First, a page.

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This is why America has grown frustrated with Pakistan. Even if the specific Pakistani official that is dealing with Americans is sincere and truthful, it’s impossible to know if they speak for the entire government, or just one fraction of it. America has rightly continued acting against terrorist targets inside Pakistan without bothering to consult with Pakistan’s military in advance — a sure sign that the U.S. believes that any such intelligence provided to the Pakistanis will probably be leaked to the terrorists, giving them advanced warning and increasing the risk to U.S. forces. And in a shocking sign of just how badly broken the relationship between Washington and Islamabad has become, President Obama was ready to engage the military forces of Pakistan in battle if they had tried to intervene during the mission to kill bin Laden.
This reality is proving more and more difficult to ignore — and equally difficult to resolve. Both Defense Secretary Robert Gates and Chairman of the Joint Chiefs of Staff, Adm. Michael Mullen faced tough scrutiny on Capitol Hill Wednesday in the wake of the news of the informants’ arrests. Republican and Democratic law-makers particularly questioned US financial support to Pakistan — some $2 billion per year — for dubious geopolitical gain. Republican Senator Lindsey Graham even asserted that the US was on “a collision course with Pakistan.” However, while acknowledging the “more than warranted” frustrations with Pakistani conduct, the consensus of the senior military officials was that the US was better off suffering the rocky relationship. “If we walk away from it, it’s my view it’ll be a much more dangerous place a decade from now, and we’ll be back,” Adm. Mullen told a Senate Appropriation’s Committee hearing on Wednesday.
Clearly, the Pakistanis have lost America’s trust. And it is in Pakistan’s strategic interest to at least pretend to be aligned with Washington, to ensure that the money and military supplies keep flowing from the American taxpayer into Pakistani coffers. But by arresting the men that had co-operated with the United States in the finding and killing of a madman, Pakistan does little to improve its internal security and does much to blatantly insult its major ally. If Pakistan had wished to get rid of these pro-American agents, a quiet diplomatic deal to move these men and their families to the United States (or some other Western country) could have been agreed to. With new identities and a bit of cash (a gift of the grateful United States), this latest diplomatic flare up could have been avoided. Everyone would have won.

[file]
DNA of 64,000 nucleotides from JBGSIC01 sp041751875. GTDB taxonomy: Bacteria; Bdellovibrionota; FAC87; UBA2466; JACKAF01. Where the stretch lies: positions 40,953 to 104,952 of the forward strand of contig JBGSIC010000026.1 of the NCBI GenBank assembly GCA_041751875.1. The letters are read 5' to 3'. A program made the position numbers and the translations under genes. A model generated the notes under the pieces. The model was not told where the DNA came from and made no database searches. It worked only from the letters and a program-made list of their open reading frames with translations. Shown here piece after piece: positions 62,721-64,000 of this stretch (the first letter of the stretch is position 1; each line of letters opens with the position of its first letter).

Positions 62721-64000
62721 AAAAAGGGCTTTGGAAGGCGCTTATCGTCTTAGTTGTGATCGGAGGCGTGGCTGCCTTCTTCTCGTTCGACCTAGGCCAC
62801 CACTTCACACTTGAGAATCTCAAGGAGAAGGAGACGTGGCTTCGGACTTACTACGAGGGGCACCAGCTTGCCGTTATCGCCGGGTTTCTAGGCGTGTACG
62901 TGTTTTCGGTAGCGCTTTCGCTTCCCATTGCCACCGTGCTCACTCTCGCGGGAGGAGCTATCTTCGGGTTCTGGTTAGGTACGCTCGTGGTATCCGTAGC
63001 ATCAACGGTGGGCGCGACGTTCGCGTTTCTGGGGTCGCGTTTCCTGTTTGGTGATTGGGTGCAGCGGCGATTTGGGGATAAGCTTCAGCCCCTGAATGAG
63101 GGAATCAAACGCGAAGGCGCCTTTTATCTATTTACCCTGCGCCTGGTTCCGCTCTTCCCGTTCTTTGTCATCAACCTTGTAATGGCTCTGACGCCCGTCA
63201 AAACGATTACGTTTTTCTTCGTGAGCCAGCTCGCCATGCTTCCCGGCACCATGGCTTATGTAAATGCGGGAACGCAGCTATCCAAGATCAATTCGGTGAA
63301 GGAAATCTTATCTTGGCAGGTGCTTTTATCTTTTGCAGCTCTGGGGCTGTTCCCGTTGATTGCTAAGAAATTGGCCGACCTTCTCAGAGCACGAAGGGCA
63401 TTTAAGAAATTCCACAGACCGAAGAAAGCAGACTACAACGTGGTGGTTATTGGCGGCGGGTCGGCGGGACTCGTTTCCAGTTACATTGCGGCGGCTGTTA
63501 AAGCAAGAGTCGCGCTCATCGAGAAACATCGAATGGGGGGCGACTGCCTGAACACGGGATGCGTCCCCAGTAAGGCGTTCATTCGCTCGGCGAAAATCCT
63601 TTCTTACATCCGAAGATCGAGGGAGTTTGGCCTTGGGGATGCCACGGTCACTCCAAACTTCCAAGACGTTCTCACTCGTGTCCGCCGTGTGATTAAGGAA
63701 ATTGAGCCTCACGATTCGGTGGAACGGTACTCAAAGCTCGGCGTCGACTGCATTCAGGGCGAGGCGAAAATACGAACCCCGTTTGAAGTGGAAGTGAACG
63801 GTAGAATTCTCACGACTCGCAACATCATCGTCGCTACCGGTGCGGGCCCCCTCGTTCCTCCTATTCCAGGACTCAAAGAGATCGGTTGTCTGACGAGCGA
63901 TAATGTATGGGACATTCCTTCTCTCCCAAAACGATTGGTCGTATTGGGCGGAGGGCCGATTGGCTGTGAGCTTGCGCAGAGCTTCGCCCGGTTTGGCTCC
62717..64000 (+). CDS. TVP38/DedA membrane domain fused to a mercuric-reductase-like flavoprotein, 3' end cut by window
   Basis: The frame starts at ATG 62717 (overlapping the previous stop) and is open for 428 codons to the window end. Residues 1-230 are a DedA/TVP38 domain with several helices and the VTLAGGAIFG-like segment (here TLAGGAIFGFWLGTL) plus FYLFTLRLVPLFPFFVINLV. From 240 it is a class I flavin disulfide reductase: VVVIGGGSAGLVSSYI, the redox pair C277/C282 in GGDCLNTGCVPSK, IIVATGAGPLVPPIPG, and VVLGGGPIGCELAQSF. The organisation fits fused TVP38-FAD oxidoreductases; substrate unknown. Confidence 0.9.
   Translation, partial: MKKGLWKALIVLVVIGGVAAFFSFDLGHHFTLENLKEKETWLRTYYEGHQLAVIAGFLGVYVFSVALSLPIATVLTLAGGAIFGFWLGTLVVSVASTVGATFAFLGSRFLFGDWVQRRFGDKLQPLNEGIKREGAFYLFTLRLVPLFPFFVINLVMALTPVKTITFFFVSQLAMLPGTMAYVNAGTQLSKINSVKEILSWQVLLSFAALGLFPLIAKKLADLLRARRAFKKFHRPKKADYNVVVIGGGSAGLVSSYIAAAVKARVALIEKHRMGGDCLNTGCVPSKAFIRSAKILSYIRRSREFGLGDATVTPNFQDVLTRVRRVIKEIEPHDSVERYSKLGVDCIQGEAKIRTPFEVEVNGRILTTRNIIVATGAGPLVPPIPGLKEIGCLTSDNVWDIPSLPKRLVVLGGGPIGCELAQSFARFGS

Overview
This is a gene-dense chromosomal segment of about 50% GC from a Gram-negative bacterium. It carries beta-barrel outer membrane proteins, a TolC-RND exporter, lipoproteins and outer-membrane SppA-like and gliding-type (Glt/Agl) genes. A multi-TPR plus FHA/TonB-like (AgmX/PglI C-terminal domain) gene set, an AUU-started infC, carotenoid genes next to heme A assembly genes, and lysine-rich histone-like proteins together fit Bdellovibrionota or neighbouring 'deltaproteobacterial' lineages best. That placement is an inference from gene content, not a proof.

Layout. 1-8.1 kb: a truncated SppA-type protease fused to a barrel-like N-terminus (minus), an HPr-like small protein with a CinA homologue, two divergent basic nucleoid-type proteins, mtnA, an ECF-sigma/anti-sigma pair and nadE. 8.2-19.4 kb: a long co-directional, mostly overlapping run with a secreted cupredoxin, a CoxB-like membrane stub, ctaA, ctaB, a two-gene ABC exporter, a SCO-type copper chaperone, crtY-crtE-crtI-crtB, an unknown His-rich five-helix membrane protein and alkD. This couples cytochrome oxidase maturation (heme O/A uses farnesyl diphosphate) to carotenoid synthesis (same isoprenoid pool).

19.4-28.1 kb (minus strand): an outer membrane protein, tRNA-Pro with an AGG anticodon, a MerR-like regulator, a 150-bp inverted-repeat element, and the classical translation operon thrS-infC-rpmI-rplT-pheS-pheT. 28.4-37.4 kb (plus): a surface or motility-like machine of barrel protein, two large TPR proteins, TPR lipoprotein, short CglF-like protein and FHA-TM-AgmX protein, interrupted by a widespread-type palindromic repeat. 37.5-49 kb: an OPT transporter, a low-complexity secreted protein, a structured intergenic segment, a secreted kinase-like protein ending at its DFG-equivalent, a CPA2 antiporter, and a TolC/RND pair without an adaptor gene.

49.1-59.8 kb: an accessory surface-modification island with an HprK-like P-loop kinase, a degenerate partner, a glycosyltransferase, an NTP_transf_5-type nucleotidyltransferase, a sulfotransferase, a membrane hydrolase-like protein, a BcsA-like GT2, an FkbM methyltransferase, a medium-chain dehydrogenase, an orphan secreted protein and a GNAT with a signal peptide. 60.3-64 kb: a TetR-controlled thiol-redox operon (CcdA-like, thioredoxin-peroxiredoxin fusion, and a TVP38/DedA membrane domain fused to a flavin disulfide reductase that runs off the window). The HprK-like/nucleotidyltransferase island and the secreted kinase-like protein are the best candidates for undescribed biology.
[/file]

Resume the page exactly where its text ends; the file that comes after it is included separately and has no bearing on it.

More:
Instead, Pakistan chose to undermine its delicate relationship with the US. Given Pakistan’s history of refusing to co-operate with America, and even recent efforts to make life difficult for the CIA (including arresting one agent after a self-defense incident and leaking the name of another), their willingness to provoke America’s wrath should be expected. But new reports indicate that this latest rebuke is in fact a reflection of the increasing combativeness between the two governments. In addition to the arrest of the informants, elite military leaders are considering ousting their army chief, Gen. Ashfaq Parvez Kayani, for being overly cooperative with the US — and Kayani is working desperately to appease them. The political winds in Pakistan are turning to anti-Americanism and protectionism for Islamic terrorists. What this portends for the future is worrisome, to say the least.
Matt Gurney is a columnist and editor at Canada’s National Post. He can be reached on Twitter @mattgurney.
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